How Long Does It Take to Get Braces?

Orthodontic Treatment at Children's Dentistry

The procedure to attach braces doesn’t take much time at all. Theoretically, you can go on about your day in a couple of hours with a new set of braces on your teeth. However, the lead-up and the after-care take a bit longer. Braces are a commitment, requiring strict care and regular adjustments. Find out what it entails before you take the step.

The Lead-Up

Before asking, “how long does it take to get braces?” you have to find out if you need them. Some people choose to because they aren’t happy with the alignment of their teeth. Both children and adults can get braces, so there’s no age limit. Your primary dentist generally makes the recommendation. That’s especially true for children. Regular six-month check-ups allow the dentist to study the growth of your teeth. You can always broach the subject, as well.

Teeth that grow in crooked require braces, particularly if they affect your alignment. Braces can also fix overbites and underbites. Left untreated, those issues can lead to dental problems later in life.

After determining that you need braces, your dentist will refer you to an orthodontist. The application of braces isn’t difficult or time-consuming, but it requires a steady hand and specialized care. For that reason, orthodontists are more equipped to handle their application than a regular dentist.

Prepping for the Process

This advice may come off as tongue-in-cheek, but it’s true. You have to celebrate your life without braces before you get them on your teeth. After you get braces, there are certain foods you have to avoid until they come off again. Hard or tough foods are off limits while wearing braces, as is anything too crunchy. You have to stay away from chewy and sticky things, as well. Eat up before the big day. On that subject, talk to the orthodontist about specific foods you can’t eat and what’s relatively safe.

A few days before, go ahead and buy up things that you can eat immediately after getting braces. You need soft foods that you don’t have to chew. For about a week, you get to eat nothing but comfort food. Common post-braces diets include ice cream, mashed vegetables, purees, soups, smoothies, and yogurt.

In the Orthodontist’s Chair

Everyone who needs orthodontia asks, “how long does it take to get braces?” The actual answer is shocking: an hour or two at most. The actual process of fixing the braces to your teeth may take as few as thirty minutes. There’s no set time, however. Every mouth is different, and all dentists work at their own pace. Knowing that it takes a small amount of time can help to set your mind at ease, but it doesn’t explain what the process entails. Familiarizing yourself with what happens in the exam chair ought to quell any further fears.

The first thing your orthodontist will do is to insert a cheek retractor into your mouth. It holds open your lips and helps to keep your cheeks away from your teeth, affording a clear view. The retractor feels odd, but it’s not painful. You look and feel like you’re aiming a fan or a blow dryer straight at your face, however, so don’t let anyone snap any sneaky pictures of you.

Once your mouth is open and there’s a clear path to your teeth, the orthodontist polishes your choppers. This isn’t just to clean them. It also helps the brackets of the braces to stick to the surface of your teeth. The polish is left to air dry, after which your teeth receive a conditioning treatment. The conditioner goes on the front surfaces of your teeth, where it remains for about thirty seconds before the orthodontist or assistant wipes off the substance. This preparation, too, assists the bonding process.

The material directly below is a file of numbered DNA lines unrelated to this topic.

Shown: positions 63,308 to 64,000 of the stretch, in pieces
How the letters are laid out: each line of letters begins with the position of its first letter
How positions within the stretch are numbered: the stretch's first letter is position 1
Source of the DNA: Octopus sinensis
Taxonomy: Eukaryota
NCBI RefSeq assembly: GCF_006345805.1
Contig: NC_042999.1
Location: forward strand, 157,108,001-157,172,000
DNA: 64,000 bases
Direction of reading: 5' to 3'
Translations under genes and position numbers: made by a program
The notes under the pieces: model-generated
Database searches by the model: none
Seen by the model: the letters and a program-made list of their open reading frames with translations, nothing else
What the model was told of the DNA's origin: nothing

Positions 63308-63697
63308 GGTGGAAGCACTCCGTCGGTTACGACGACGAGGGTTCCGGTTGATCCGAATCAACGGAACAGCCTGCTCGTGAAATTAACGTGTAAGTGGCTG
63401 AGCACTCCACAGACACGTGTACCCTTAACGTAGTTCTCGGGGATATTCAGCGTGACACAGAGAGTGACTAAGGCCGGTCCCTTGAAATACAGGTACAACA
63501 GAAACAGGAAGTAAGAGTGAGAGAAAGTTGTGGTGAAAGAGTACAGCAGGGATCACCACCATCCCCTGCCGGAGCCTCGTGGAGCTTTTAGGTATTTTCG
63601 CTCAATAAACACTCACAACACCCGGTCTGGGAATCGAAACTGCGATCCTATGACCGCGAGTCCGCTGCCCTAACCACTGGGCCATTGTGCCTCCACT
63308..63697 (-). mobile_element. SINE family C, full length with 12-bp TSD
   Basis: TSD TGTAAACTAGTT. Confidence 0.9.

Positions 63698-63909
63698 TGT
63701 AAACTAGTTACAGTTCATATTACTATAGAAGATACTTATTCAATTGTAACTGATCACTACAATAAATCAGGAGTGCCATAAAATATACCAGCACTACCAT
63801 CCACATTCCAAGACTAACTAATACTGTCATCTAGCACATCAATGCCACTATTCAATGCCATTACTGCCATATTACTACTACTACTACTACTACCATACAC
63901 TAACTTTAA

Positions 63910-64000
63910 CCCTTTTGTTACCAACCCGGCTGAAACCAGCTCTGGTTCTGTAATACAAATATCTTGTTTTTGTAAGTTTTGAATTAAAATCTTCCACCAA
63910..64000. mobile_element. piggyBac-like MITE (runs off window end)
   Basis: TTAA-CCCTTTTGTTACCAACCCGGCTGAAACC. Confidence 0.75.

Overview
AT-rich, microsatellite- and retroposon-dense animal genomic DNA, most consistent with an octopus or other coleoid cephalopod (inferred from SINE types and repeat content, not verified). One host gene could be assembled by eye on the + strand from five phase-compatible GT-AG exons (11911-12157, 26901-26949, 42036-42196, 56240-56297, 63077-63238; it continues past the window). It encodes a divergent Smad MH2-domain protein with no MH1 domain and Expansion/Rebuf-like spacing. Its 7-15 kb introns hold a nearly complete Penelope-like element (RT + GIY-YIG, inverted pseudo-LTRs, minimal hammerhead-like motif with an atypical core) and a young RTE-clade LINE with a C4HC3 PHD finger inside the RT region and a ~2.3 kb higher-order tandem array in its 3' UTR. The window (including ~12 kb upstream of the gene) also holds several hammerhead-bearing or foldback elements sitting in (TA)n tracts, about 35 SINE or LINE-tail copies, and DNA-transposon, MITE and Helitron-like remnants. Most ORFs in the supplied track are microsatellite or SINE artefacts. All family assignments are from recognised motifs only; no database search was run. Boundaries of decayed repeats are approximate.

After the conditioner, the orthodontist has to apply an oral adhesive to your teeth. The primer is the third substance that’s designed to help the brackets bond to your teeth. The adhesive doesn’t have the best taste, but it’s perfectly safe, even if you accidentally swallow some or get it on your tongue.

Now comes the fun part. Cement adhesive goes onto the backs of the braces. The orthodontist will then affix the brackets onto your teeth, get rid of any overflowing cement, and dry the rest with the help of a special light. At this point, you finally get to take the retractor out of your mouth.

Depending on your treatment plan, you might be done at this point. Then again, you may require orthodontic spacers, which can be small pieces of metal or rubber bands. The orthodontist inserts them between your molars. They prevent your teeth from crowding each other. A final adjustment tightens the braces.

Essential After-Care

The process of getting braces is relatively painless, but your mouth will likely feel sore for a few days afterward. You may experience discomfort for the first week or so. It mainly comes from that last adjustment. Dental wax can soothe sore spots. Aspirin or Ibuprofen will work, too, but talk to the doctor first.

Regular adjustments are an integral part of braces maintenance. The orthodontist has to tighten your braces as your teeth straighten and grow closer together. The spacers may need adjustment or replacement, as well. Treatment plans vary, but you can expect to have your braces adjusted every three to 10 weeks. The length of time you keep your braces varies, too, and you may need to wear a retainer after their removal. Braces may also change how you brush your teeth.

Do you Live Near Las Vegas? Find Orthodontic Treatment at Children’s Dentistry

So, how long does it take to get braces? The process itself takes a couple of hours, at most, but care and maintenance take far longer.

If you live near Las Vegas, consult with the dentists at Children’s Dentistry to learn more about braces for your child.

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